When it comes to pecans, growers face a slew of questions – and the more answers they ace, the higher their odds will become of harvesting a bumper crop.
Clemson University is playing a lead role in a months-long effort to reintroduce an ancient breed of sugarcane to Sapelo Island, where the first successful commercial production of the towering grass took place in the United States.
Clemson University fruit specialist Guido Schnabel earned national recognition for helping fruit growers across the East Coast manage disease.
A Chicago native with no prior agricultural experience, Sandra Kay Eubanks is now owner of a growing agribusiness and a proactive member of the South Carolina farming community. She credits part of her success with the knowledge gained and connections made through Annie’s Project, a four-day educational retreat for women in agriculture. Clemson Extension is bringing the program to South Carolina for the fourth year June 11-14 in Hartsville. Space is limited and registration is due by May 15. To register, visit Clemson.edu/scwagn.
A fruit specialist who linked growing strawberries and peaches to the digital age has earned Clemson University’s highest agricultural honor. Guido Schnabel, professor of agricultural and environmental sciences, is the 2015 recipient of the Godley-Snell Award for Excellence in Agricultural Research.
Stephen Kresovich, Coker Chair of Genetics and director of Clemson’s Institute of Translational Genomics, has been elected to the board of the Carolina Gold Rice Foundation. The foundation serves to advance the sustainable restoration and preservation of Carolina Gold Rice and other heirloom grains, as well as to raise public awareness of historic ricelands and heirloom agriculture.
Clemson University entomologists will develop a plan for South Carolina farmers to control a new pest that can eat into grain sorghum yields and damage expensive harvesting equipment. Sugarcane aphids were spotted in South Carolina fields for the first time last year, and entomologists will research impact and management of the hungry pest this summer at the Pee Dee and Edisto research and education centers.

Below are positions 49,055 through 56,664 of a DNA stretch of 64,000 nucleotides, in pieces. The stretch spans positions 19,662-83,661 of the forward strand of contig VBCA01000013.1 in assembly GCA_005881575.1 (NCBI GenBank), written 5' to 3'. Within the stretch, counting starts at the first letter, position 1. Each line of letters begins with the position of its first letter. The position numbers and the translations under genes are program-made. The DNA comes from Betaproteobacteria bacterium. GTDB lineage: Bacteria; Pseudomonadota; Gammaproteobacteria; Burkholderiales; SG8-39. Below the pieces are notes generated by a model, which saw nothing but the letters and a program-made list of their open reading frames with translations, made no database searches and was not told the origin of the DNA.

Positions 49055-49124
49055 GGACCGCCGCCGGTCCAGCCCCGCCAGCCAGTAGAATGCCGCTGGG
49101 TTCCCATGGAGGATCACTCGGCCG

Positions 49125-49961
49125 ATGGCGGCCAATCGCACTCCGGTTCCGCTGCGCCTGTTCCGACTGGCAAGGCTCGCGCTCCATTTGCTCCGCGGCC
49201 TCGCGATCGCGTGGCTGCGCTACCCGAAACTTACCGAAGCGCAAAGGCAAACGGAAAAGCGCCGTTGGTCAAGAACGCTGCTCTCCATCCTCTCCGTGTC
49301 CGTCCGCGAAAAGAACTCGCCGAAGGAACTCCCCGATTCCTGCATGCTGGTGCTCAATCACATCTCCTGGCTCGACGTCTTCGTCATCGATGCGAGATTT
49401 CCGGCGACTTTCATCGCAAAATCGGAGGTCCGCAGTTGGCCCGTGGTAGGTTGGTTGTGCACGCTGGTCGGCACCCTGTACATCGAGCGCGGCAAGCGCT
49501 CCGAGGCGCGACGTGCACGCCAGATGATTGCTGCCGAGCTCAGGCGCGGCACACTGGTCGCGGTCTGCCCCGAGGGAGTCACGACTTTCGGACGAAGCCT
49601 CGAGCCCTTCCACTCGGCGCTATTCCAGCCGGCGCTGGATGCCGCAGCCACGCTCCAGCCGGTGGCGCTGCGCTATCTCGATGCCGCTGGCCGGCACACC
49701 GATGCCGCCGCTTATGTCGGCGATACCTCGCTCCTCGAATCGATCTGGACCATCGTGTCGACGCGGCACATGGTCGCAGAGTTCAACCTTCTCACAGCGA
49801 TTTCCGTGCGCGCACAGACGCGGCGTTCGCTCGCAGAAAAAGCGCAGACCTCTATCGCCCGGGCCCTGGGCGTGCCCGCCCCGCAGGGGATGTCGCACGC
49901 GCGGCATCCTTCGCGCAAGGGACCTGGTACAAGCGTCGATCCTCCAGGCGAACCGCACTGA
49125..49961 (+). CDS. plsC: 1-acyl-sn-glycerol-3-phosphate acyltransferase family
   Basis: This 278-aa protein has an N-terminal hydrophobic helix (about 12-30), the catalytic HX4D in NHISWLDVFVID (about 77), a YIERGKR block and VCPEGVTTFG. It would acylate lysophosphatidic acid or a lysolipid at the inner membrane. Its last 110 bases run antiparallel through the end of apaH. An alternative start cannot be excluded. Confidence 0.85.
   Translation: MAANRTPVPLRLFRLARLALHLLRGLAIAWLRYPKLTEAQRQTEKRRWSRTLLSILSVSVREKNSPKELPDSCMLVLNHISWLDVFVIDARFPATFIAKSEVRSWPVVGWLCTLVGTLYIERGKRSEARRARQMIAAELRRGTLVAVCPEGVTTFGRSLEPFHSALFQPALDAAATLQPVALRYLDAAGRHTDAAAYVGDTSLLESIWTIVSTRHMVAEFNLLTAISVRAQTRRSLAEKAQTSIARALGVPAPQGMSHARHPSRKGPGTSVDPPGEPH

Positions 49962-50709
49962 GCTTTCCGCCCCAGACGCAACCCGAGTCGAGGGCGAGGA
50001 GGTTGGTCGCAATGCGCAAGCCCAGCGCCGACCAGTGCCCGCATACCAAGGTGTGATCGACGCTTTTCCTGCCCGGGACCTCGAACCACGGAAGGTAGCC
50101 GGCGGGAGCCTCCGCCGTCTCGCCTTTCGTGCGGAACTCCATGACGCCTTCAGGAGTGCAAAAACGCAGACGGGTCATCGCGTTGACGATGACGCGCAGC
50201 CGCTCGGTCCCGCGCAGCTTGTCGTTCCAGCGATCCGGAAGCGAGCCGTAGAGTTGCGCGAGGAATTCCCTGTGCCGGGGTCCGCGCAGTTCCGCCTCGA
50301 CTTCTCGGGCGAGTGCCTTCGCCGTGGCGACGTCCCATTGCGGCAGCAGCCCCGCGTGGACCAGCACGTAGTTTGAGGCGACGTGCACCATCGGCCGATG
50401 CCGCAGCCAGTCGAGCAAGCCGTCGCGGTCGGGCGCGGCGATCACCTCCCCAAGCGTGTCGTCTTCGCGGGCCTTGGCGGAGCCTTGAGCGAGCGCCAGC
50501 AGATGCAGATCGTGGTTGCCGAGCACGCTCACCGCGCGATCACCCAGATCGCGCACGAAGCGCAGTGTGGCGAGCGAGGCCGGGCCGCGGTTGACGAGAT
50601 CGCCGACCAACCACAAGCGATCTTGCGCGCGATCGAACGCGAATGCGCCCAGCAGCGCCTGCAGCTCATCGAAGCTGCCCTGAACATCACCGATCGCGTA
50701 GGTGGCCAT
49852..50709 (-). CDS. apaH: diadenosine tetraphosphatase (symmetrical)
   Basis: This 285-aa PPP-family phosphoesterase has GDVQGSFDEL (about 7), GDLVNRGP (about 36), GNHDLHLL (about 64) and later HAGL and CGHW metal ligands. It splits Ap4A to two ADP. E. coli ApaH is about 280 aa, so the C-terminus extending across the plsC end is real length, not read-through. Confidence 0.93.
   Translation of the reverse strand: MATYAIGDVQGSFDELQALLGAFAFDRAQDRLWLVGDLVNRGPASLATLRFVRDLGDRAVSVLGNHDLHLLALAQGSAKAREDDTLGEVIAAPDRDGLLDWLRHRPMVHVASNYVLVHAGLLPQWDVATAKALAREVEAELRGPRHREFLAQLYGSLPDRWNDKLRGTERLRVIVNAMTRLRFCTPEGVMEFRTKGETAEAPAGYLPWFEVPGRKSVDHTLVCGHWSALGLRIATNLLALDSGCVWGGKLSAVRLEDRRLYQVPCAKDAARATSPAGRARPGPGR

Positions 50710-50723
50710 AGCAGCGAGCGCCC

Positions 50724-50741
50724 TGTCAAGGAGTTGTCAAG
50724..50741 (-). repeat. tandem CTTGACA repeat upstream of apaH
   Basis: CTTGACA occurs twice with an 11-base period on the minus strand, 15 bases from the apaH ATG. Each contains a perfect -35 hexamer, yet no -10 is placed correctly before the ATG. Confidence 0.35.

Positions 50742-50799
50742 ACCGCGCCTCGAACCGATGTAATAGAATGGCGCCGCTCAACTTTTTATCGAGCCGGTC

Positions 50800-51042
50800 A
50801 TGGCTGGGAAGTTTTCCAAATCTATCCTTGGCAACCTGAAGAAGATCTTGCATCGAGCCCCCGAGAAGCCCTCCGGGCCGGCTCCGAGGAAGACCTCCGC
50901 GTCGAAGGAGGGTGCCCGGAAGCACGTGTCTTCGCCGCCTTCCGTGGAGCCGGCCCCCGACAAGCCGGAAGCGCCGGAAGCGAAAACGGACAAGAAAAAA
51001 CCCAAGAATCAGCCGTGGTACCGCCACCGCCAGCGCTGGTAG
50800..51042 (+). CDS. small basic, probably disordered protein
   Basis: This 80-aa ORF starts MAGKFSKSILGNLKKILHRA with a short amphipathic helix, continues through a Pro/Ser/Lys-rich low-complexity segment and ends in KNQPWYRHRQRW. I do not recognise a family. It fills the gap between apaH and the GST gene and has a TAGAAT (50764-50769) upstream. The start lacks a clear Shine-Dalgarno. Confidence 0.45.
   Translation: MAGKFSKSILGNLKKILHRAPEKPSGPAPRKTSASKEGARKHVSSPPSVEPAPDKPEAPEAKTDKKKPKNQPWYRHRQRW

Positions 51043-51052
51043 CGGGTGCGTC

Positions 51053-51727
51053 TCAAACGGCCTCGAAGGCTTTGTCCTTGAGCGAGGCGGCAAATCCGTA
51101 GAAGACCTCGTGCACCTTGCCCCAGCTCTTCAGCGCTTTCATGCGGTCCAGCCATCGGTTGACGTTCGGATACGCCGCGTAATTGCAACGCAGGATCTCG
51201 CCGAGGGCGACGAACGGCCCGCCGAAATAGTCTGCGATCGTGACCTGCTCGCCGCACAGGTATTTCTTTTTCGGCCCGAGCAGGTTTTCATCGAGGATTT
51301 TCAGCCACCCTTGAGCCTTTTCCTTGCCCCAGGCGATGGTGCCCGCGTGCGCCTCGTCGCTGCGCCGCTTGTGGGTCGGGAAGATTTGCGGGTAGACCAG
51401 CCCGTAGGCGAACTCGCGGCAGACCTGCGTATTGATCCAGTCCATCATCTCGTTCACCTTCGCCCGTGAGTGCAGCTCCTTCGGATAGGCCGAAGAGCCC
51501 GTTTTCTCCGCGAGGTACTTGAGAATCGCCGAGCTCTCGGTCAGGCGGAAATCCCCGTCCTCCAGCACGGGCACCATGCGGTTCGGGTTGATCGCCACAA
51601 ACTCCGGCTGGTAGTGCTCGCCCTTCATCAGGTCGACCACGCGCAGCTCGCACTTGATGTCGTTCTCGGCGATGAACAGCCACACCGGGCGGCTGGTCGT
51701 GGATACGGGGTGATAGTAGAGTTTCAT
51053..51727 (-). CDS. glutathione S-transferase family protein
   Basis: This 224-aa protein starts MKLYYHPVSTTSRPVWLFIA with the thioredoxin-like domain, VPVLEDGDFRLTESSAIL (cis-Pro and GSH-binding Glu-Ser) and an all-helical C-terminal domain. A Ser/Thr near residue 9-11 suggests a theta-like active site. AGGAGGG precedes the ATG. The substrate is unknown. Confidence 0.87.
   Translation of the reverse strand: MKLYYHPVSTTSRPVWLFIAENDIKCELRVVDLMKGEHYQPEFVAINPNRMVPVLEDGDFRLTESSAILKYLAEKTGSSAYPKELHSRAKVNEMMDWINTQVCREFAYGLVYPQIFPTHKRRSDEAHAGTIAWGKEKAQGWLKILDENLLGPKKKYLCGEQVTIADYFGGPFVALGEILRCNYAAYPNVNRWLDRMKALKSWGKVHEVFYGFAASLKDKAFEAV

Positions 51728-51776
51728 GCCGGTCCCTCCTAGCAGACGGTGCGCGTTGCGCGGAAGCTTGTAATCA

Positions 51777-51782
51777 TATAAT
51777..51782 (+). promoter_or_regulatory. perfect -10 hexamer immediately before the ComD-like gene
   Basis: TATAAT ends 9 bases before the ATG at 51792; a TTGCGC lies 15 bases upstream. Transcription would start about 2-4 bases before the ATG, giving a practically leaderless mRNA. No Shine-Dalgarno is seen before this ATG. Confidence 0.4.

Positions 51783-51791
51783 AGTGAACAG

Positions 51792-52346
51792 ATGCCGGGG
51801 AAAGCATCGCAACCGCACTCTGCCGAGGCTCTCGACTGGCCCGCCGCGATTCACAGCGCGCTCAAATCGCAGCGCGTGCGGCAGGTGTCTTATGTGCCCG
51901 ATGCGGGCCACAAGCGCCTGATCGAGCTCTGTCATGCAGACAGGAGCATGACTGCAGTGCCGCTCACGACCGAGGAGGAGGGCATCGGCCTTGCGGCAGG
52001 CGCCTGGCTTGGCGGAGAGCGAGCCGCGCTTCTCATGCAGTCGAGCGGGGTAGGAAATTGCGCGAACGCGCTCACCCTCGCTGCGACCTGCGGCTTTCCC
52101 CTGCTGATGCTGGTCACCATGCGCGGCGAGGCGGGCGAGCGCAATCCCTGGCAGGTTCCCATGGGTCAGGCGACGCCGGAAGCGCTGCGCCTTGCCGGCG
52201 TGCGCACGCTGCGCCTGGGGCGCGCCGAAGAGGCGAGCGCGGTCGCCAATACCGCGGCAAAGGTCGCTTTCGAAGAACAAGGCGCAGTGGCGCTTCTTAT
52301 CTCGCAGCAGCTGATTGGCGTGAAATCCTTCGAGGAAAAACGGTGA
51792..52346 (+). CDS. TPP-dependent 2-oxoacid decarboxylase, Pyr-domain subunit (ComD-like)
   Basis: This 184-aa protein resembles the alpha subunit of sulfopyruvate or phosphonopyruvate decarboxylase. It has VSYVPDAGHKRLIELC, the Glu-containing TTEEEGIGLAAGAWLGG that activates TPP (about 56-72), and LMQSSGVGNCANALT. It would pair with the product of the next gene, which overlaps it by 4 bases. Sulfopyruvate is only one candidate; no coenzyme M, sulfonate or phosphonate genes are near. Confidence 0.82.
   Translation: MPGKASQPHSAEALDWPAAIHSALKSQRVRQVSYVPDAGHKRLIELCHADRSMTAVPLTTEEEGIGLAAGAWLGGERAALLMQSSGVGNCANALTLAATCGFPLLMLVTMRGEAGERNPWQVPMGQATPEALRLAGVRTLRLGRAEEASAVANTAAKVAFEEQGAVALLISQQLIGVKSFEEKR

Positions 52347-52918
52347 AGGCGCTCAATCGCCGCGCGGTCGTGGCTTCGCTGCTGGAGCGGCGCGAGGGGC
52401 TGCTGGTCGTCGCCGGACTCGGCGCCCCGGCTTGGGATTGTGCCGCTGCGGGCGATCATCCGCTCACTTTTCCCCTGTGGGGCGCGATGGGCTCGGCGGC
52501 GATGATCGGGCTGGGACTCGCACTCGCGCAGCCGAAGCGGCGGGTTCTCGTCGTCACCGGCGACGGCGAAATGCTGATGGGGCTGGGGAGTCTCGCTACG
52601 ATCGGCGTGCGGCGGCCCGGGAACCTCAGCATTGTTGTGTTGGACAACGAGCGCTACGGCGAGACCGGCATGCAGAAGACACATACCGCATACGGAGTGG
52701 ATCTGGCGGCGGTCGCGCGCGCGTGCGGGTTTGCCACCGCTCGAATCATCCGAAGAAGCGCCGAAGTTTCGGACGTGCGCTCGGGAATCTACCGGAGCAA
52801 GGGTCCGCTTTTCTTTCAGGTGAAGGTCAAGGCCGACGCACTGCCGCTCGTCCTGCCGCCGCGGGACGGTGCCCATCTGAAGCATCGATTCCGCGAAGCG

Two longtime Clemson University administrators are moving from interim to regular appointments, university officials announced Wednesday.
Some South Carolina farmers could swap corn for soybeans where soggy soils have delayed fieldwork, but Clemson Extension agent Jonathan Croft said fields in the state’s top county for corn production are looking good despite the rains. Extension agents will monitor crops throughout the season to help growers mitigate pests and disease.
Pecans have an image problem. It’s not about flavor, nutrition or plate appeal. Instead, it’s about lack of visibility.
Retired Clemson University Extension agent Terry Sudduth and long-time Edgefield County farmer James Dorn Jr. have been named to the S.C. Dairy Hall of Fame.
A smartphone app created to help peach and strawberry growers combat disease now is available for iPhone.
When it comes to analyzing character, soil is a lot like people: You have to dig beyond the surface.
Plant scientists at the Clemson University Coastal Research and Education Center in Charleston have developed a technique for producing more fruits and vegetables.
Talk about an enormous appetite. Earth is strained – some think nearly to the breaking point – by 7.3 billion people. How do we feed them all? How do we keep them cool in the summer and warm in the winter? How do we maintain livable environments? And eventually, how do we avoid a frightening outcome straight out of a science fiction novel?